BUSINESS meetings and conferences can be held safely, according to event organizers and venue operators, as long as participants are vaccinated.
Peggy E. Angeles, executive vice president of SM Hotels and Conventions Corp. (SMHCC) told the BusinessMirror, “We need to kickstart the MICE [meetings, incentives, conferences, and exhibits] business, even at reduced capacity for social distancing, as long all staff and all participants/attendees are fully vaccinated.”
She added, “Just like in hotels, those given the Safety Seal [should] be allowed to increase capacity.” Government on Tuesday said it has issued safety seal certificates to some 43,000 establishments.
SMHCC has over 38,000 square meters of leasable space in its SMX Convention Centers and trade halls. Angeles said their convention centers “practically have no revenues,” adding, “reservation fees and other deposits [for canceled events] were reimbursed to the organizers.”
Marisa Nallana, board director of the Asian Federation of Convention and Exhibition Associations, echoed Angeles, saying MICE events can be held safely, “as long as organizers are strict and make sure the visiting public follow protocols set in and out of the venue.” She likewise underscored, “Most MICE organizers, venue operators and their staff are vaccinated.”
Revenue losses from canceled events
The former president of the Philippine Association of Convention and Exhibition Organizers and Suppliers (Paceos) added, “Once MICE is declared open, vaccination as requirement and maybe easy tests which we can coordinate with DOH [Department of Health] may be implemented. The objectives are to bring back confidence to attend MICE events, and communicate that MICE is safe.”
Revenue loss of the MICE industry may have widened to “a minimum of 70 percent,” Nallana estimated, as Covid-19 wreaked havoc in the country since 2020. MICE events in the National Capital Region are still prohibited, while venues are not allowed to operate.
Data from the Department of Tourism (DOT) showed in 2019, the average expenditure per local delegate for international events was P14,822.34, while foreign delegates spent $2,177.67 per capita. For national events, each delegate spent P10,042.13. The country hosted only 72 events in 2019, languishing behind Thailand (162 events), Singapore (149), and Indonesia (92), per the International Congress and Convention Association.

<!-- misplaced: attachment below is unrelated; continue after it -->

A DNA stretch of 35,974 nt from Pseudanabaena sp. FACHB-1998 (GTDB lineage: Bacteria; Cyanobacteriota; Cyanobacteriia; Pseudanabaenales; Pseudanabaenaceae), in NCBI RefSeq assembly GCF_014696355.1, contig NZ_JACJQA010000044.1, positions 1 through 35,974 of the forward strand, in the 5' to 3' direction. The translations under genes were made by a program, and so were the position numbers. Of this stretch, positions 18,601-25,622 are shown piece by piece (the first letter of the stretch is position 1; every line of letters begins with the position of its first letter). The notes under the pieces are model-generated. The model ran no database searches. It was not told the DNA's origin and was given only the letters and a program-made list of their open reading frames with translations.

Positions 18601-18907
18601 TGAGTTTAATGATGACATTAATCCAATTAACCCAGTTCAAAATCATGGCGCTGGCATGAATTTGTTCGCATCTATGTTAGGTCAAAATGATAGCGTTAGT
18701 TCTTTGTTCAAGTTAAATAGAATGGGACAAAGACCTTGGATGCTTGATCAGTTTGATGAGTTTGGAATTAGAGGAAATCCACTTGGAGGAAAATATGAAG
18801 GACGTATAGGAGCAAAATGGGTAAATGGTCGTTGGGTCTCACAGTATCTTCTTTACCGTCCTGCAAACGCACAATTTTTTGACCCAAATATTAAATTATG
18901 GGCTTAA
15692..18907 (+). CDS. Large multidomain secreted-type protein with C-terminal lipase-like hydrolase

Preparing for a comeback
The DOT in 2018 had launched an ambitious MICE Roadmap, designed to make the Philippines a major events destination by 2030. It targeted an increase in the gross value added (GVA) of the MICE industry to P1.4 billion in 2030 from P415.3 million in 2013 and lift MICE revenues to some P25 billion by 2030 from P4.6 billion in 2016. The DOT also aims to increase the total number of usable space for exhibitions to over 170,895 sq m by 2030 from some 71,000 sq m in 2017. Paceos helped in the formulation of the road map.
“[We’re] looking at 2022 as preparation for the [MICE] comeback in 2023 or 2024,” said Nallana. A major concern for MICE is travel. “We still have very limited international travel into the country or none at all. With our Covid numbers on the high side, and protocols, coming over for a physical event is a big challenge.”
She noted, “Given the situation, most organizers pivoted to virtual [events], though not profitable. This is to maintain presence. Collaboration with other international organizers and associations are happening. Focus now is to keep close with exhibitors and clients, [with] visitors as well. Communities are formed to keep in touch and share ideas.”
Image courtesy of Cons & Baes